The NSW Court of Appeal recently overturned the decision of the trial judge, holding the SMSF auditor in Cam & Bear v McGoldrick accountable.
“The case … highlights the obligation of the fund’s auditor to protect the fund and its trustee against financial risks – an obligation that the auditor can be held liable for failing to meet,” Townsends Business Lawyers principal Peter Townsend said.
The Cam & Bear fund was established for Dr Lance Bear and his wife Jennifer Campbell, who were directors of the corporate trustee of the fund, with the fund’s investments managed by Anthony Lewis, a close friend of Mr Bear and a finance business owner. Mr Lewis also managed contributions to the fund.
The McGoldrick in question is John McGoldrick, the accountant who audited the fund.
Unbeknownst to Mr Bear and Ms Campbell, Mr Lewis’ company was using the funds for unsecured loans rather than cash as they’d believed. The accounts described those assets as “cash – LSL Holdings”.
However, the auditor dealt with Mr Lewis alone and did not provide audited accounts to Mr Bear or Ms Campbell. This became a problem when Mr Lewis told Mr McGoldrick that the SMSF trustee was happy with the holdings, and Mr McGoldrick accepted it at face value.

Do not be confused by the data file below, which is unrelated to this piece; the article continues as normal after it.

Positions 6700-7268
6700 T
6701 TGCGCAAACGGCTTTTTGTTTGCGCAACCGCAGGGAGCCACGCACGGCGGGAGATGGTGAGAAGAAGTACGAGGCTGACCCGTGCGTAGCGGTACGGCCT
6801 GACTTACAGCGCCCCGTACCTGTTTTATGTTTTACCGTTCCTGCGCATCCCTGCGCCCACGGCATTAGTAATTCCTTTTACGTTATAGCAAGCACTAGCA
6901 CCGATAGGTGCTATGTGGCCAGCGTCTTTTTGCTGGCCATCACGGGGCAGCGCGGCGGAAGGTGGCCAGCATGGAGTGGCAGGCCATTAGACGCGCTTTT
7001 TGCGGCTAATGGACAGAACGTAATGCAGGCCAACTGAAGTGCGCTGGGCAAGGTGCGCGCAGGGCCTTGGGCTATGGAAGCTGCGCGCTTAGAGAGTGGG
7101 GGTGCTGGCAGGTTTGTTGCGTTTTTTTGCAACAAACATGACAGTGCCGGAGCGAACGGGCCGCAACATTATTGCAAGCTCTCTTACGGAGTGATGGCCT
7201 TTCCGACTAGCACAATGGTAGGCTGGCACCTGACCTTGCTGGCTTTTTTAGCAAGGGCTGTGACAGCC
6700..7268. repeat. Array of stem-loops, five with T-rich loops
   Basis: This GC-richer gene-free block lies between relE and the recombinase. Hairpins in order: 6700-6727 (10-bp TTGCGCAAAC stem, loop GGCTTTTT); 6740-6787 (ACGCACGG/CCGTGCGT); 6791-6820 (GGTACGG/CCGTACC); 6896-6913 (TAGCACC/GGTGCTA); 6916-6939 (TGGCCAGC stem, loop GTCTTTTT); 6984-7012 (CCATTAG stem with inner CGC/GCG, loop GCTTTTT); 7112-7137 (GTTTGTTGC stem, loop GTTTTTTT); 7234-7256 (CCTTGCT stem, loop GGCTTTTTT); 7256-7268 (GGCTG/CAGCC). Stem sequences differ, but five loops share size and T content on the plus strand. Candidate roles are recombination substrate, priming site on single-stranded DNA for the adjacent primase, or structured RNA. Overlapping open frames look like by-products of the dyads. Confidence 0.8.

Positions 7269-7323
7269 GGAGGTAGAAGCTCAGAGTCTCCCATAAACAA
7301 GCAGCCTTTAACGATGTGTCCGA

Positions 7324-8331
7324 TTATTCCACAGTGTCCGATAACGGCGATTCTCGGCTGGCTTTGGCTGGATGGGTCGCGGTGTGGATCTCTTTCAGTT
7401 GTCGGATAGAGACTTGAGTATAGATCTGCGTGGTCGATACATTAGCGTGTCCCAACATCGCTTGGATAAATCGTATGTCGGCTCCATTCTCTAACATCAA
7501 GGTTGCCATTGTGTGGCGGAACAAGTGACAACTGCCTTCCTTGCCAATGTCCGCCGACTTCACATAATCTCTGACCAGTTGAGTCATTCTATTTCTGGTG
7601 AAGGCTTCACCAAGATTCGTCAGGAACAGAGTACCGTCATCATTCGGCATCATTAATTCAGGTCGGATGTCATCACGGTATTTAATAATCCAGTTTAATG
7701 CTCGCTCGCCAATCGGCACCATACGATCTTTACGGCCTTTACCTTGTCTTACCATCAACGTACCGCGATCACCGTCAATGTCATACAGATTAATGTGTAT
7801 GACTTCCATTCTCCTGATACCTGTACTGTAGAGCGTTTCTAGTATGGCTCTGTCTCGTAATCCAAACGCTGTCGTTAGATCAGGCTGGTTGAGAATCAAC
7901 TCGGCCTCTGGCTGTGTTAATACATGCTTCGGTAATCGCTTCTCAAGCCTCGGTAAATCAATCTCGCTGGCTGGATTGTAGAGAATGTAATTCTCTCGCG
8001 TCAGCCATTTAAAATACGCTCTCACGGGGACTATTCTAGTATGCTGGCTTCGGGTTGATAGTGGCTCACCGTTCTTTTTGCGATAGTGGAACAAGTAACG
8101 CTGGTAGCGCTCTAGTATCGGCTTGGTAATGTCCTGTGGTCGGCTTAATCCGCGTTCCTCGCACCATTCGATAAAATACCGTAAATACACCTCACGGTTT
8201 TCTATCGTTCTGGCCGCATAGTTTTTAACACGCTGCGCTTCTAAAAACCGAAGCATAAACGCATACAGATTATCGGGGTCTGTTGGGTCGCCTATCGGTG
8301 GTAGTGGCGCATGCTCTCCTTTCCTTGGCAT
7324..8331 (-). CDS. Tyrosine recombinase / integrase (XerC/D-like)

Mr Lewis’ firms went into liquidation, with Cam & Bear going with them.
“At the hearing Dr Bear argued he had suffered loss as a result of the failure by McGoldrick to represent the cash entry adequately thereby warning him that the investments may not be recoverable,” Mr Townsend explained.
However, the judge said Mr McGoldrick had not caused any loss, despite engaging in misleading conduct.
He said the issue was due to undue trust in Mr Lewis.
However, this was overturned by the three judges in the NSW Court of Appeal, who said the failure to tell Mr Bear that the loans might not be recoverable led him to continue making contributions, which he would not have otherwise made.
“McGoldrick was an experienced auditor engaged for the purpose of protecting the fund and its trustee against financial risks. He should have made proper enquiries as to the recoverability of the amounts held by LSL Holdings and reported the results of those enquiries to the trustee,” Mr Townsend said.
“The lessons here are auditors have a duty to protect the fund from financial risk [and] need to advise the trustee about the recoverability of the investments,” Mr Townsend said.
“Trustees bear the ultimate responsibility for the fund but are entitled to rely on the appointed auditor to do the audit job properly.”
Finally, he said putting all the fund’s assets with the same group for investment management, accounting and auditing management is a “bad idea”, and trustees should take care to check the auditor is independent.